We’ve finally got round to the final part of the 15 styles of animation, and bear with us. Some of these are getting super niche. That said, what we love about this world is how many different techniques you can use to create movement.
As a tool AR is becoming a great tool to allow companies to recreate real-life situations. As a result of this use, animation studios are having to learn how to animate in real time, with animation placed in the real world.
Disney are of course looking into how this helps them become more efficient, and have developed an interactive colouring product using this technology. In my opinion, AR has huge potential. Much greater than VR as it transports animation into the real world. Exciting times ahead.
For many this will be their first encounter with animation. Doodles on the corner of a pad, with a thumb bending the pages until they spring to life. frame by frame. A page flipping from one image to the next is still the basis of all traditional drawn animation, often done on larger sheets, overlaying one image over another.
On a different note, it can’t be avoided that Flipbook is also the name of the fantastic studio in Manchester. Friends of Mighty Giant and a huge part of the animation studio scene in the north of England.
Who better to help explain a Zoetrope than Pixar. Even better they combine the explanation of the Zoetrope with how the flipbook works in this great explainer. Both are very closely aligned.
The traditional Zoetrope is viewed through a fine gap, which works as a shutter. The effect can also be realised using a strobe light running at the same speed as the frame rate required to conjure the movement.
Scanimation is a state-of-the-art six-phase animation process that combines the “persistence of vision” principle with a striped acetate overlay to give the illusion of movement. That’s according to the site rufustiles.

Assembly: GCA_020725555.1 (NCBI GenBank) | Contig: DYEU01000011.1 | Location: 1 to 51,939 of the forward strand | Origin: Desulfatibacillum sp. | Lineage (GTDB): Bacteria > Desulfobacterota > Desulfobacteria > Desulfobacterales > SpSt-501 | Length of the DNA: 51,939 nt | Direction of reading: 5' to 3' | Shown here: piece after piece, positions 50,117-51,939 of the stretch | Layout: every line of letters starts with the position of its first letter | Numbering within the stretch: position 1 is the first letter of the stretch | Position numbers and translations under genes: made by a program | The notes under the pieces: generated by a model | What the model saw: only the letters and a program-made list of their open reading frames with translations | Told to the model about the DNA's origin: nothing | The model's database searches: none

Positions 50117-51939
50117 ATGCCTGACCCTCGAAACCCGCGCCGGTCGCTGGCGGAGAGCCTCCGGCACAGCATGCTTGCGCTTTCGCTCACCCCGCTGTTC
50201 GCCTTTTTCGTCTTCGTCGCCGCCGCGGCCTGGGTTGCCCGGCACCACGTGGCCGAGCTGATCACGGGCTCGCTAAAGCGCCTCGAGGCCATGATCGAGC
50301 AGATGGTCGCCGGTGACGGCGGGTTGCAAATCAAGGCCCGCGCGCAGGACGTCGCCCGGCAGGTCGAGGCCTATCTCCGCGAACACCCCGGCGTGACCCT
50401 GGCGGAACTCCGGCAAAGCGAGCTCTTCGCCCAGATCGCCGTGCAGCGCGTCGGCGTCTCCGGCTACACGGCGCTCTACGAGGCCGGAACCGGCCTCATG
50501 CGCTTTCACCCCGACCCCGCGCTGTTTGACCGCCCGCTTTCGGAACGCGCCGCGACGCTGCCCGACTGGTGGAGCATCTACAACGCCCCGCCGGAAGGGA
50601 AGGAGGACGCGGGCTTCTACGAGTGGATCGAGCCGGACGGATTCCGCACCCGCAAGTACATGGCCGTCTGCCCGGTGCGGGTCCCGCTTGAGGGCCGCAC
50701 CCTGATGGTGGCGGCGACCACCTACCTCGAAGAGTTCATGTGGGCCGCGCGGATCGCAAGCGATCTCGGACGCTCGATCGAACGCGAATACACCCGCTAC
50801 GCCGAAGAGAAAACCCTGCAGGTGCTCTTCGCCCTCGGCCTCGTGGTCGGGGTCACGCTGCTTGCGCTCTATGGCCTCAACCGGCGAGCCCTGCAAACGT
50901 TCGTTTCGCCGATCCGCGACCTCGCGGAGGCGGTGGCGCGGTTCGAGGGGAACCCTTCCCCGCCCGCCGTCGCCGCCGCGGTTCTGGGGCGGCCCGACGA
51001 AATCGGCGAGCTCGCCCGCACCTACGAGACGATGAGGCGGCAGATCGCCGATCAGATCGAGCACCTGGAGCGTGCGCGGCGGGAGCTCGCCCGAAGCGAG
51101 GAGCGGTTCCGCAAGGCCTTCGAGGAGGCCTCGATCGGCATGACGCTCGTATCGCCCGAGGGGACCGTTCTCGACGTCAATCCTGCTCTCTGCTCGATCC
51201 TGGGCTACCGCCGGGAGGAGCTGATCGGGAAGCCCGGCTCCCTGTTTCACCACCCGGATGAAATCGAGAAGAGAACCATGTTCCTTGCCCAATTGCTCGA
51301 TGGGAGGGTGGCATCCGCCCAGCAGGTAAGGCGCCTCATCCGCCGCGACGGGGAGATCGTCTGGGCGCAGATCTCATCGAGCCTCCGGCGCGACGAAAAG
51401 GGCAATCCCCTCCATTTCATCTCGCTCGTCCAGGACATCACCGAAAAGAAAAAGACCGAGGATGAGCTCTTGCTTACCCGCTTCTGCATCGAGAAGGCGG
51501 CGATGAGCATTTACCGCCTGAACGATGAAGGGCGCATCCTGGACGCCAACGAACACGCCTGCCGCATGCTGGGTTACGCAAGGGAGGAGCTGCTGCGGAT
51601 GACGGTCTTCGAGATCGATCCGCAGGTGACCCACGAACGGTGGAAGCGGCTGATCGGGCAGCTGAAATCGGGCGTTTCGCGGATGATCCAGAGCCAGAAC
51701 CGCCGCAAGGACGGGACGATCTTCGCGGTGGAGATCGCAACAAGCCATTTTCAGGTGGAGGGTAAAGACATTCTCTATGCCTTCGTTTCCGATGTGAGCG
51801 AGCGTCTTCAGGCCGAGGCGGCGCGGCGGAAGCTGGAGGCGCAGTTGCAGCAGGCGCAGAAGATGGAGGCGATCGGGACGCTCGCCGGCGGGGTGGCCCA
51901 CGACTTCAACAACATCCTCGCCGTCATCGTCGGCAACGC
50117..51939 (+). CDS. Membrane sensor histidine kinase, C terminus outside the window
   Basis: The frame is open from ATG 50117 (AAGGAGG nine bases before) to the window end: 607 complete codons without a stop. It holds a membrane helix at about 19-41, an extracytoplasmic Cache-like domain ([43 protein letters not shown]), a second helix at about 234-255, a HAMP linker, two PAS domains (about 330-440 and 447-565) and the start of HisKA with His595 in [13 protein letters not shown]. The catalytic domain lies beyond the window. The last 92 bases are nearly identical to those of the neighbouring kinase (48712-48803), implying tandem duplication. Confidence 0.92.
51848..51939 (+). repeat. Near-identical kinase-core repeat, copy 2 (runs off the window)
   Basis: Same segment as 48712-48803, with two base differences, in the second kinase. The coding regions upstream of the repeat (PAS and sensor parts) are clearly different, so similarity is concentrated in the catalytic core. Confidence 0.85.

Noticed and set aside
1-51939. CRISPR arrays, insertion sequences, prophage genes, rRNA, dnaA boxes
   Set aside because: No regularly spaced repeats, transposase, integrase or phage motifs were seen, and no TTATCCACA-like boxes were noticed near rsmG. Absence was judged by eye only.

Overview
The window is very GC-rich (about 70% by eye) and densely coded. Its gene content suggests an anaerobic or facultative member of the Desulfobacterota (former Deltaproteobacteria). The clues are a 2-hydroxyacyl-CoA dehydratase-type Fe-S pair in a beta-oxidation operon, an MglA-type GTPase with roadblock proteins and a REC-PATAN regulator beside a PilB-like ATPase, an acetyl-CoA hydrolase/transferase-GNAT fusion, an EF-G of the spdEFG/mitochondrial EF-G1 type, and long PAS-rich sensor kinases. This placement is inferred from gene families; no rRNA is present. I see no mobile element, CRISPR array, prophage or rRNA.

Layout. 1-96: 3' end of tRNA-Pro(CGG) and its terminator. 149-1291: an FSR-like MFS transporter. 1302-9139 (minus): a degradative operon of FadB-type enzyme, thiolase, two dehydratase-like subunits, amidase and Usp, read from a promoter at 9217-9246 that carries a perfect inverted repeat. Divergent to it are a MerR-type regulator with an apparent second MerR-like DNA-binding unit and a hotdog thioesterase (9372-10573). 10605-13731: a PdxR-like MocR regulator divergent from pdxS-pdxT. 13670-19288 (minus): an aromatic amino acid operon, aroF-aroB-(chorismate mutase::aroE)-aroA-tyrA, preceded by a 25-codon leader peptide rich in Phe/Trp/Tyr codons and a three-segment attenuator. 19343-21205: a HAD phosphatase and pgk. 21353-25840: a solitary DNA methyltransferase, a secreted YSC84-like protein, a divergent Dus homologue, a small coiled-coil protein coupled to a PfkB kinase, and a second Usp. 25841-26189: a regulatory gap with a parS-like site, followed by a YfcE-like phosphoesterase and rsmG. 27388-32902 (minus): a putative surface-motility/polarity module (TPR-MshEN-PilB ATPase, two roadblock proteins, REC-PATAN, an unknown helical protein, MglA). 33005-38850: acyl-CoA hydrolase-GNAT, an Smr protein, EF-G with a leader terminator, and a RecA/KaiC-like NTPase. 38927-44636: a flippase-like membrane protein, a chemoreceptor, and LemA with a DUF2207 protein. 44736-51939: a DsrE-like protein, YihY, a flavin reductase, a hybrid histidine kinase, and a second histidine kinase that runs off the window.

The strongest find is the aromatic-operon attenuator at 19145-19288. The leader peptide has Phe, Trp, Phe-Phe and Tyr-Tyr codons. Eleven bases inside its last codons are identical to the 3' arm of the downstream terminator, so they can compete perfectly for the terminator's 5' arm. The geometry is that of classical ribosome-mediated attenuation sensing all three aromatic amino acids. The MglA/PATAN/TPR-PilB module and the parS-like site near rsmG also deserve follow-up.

This is the first type of animation in our 15 that doesn’t involve the viewer taking in the animation through a screen or device. It’s a physical piece of art, with no moving parts or electricity. The animation happens according to the movement of the viewer.
In my mind it’s a similar method to the rulers you had as a kid, where you tilted them one way or another and a lion would jump, or a dolphin splash into the sea. As a technique it still relies on a series of images causing the illusion of movement, and for that reason it’s in.
It’s possibly a contentious opinion, but we are on number 15, so why not. Claymation is, technically, the use of Clay, or plasticine, to make models and animate from them. Think Morph or Wallace & Gromit. However I believe it’s moved on to define a style that looks clay, but can be rendered in a variety of ways.
We’re working on a brief now which is purely 3D and digital, but the style was set up to look “like clay”. You can see the clay aesthetic in this beautiful piece by Buck, but not a piece of plasticine will have been touched; everything is created in 3D software.
Claymation is the desire for something less polished, with wobbly sides, and the sense it’s been handled.
And that’s it. The 15. I’ll admit, we struggled towards the end, and some have quite a bit of overlap. Also please shout if we missed any. It’s been enjoyable learning more about each of these disciplines and techniques. And if you’ve got a brief that you’d like a Zoetrope building for….we’re all ears 🙂